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The three songs John Lennon wrote to build a utopic society

John Lennon had political leanings even as early as 1965, when he wrote ‘The Word’, which was a stirring look at the class system, which could be resolved if the world came together under one word: love. Love proved the backbone of his three greatest compositions and the three songs that set out to change the world. There was the orchestral soundscapes of ‘All You Need Is Love’, the sparse blues backdrop of ‘Give Peace A Chance’, and the utopic lyricism of ‘Imagine’, three songs that showed that the world could unite behind one great theme, which was to love and respect one another, in spite of their environmental and religious differences.

For Lennon, it was better that the world respect one another in the hopes that it might create a new sense of unity. Lennon was reaching for something grander and more fleshed out, feeling that the world should recognise the facets that bring them together, as opposed to the differences as a way of halting progress from happening.

Lennon understood that all bones looked the same, and behind the beards, hair and pigments in eyes came the same structure. Humans are propelled by feelings, as their bodily skin covers a human structure that is infinitely more complex and complete than the limitations humans placed upon them.

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Instead of differences, Lennon espoused virtues, and instead of changes, Lennon ached for unity under one topical voice. He was determined to see it through to completion, knowing that there was something grander and more exploratory to be found. He was inspired by Yoko Ono‘s writings, which is why ‘Imagine’ was so vivid and colourful, but Paul McCartney was also a tremendous help, as is evident from his name on the bylines to ‘All You Need Is Love’ and ‘Give Peace A Chance’.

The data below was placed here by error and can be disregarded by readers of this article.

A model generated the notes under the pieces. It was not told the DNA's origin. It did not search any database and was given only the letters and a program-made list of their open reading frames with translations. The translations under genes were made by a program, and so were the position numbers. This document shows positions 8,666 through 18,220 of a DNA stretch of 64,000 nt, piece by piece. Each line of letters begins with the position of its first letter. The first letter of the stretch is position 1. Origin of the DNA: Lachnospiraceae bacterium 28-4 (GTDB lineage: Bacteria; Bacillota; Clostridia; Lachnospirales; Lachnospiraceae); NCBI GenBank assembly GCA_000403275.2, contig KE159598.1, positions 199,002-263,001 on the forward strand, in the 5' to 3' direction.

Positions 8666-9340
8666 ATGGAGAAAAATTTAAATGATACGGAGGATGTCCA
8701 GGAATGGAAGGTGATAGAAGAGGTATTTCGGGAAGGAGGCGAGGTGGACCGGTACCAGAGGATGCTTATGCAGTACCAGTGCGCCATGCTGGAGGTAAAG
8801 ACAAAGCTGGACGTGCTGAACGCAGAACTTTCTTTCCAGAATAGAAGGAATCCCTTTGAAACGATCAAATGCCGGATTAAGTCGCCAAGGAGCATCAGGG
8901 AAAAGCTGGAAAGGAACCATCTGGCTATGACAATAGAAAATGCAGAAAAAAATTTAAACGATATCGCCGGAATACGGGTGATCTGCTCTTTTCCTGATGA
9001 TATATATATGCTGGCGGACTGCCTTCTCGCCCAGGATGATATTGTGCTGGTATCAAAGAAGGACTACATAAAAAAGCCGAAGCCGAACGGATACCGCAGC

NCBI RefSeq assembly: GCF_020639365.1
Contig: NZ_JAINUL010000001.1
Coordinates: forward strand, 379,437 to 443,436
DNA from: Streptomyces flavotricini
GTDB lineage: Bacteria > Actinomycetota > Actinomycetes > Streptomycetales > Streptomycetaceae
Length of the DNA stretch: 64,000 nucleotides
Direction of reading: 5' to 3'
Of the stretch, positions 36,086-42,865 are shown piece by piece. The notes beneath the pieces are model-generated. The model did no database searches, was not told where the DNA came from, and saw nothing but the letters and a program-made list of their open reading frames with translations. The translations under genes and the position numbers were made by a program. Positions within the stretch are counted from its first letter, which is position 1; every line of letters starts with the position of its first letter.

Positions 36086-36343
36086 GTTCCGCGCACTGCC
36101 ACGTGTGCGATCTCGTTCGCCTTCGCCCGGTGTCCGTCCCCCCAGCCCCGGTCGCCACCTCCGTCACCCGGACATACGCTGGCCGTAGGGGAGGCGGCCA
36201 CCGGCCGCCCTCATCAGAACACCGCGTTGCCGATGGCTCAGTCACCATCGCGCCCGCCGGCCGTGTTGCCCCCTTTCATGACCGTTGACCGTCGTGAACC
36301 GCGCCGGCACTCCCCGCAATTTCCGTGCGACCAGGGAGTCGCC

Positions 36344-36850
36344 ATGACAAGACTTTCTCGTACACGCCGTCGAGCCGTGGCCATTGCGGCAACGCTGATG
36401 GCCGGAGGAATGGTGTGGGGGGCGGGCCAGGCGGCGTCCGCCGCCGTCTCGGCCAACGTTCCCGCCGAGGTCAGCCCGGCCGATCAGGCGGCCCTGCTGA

Lennon needed muscle and support to get his messages across to the public, and when he deviated from the guidance of producers George Martin and Phil Spector, his work suffered. Unlike George Harrison, Lennon’s career quickly stumbled into the barrels of the mediocre, and only the most dedicated of Beatle fans ventured past Imagine in his trajectory.

But when he was good, he was one of the most important voices of his generation, and he was certainly one of the most engaging interviewees of his time, happily challenging the limitations of society in the hope of building a grander, more complete future for the next generation of children.

‘All You Need Is Love’, ‘Give Peace A Chance’ and ‘Imagine’ are geared towards the preservation of the next generation of children, and lead many to believe that the world can be pleasant for everyone, as long as enough people picture it as such. McCartney may have been involved in the composition of ‘All You Need Is Love’ and ‘Give Peace A Chance’, but he recognised that Lennon was the true visionary behind the songs, embellishing his sense of truth with splashes of melody and harmony vocals.

Harrison, too, felt that Lennon had a quality to him that he admired, and Ringo Starr’s favourite Beatle was Lennon. Indeed, all three of The Beatles enjoyed their greatest relationship with the rhythm guitarist and brought much of their A-game to his compositions. Tellingly, Lennon didn’t need anyone for what became his strongest and most beloved work, ‘Imagine’.

Whatever bass or strings that were added to the album were done with great tact, and the mix emphasises the power of the words, and the voice speaking them. It truly is a stunning song, and happily concludes a trilogy of songs that set out to build a more utopic society.

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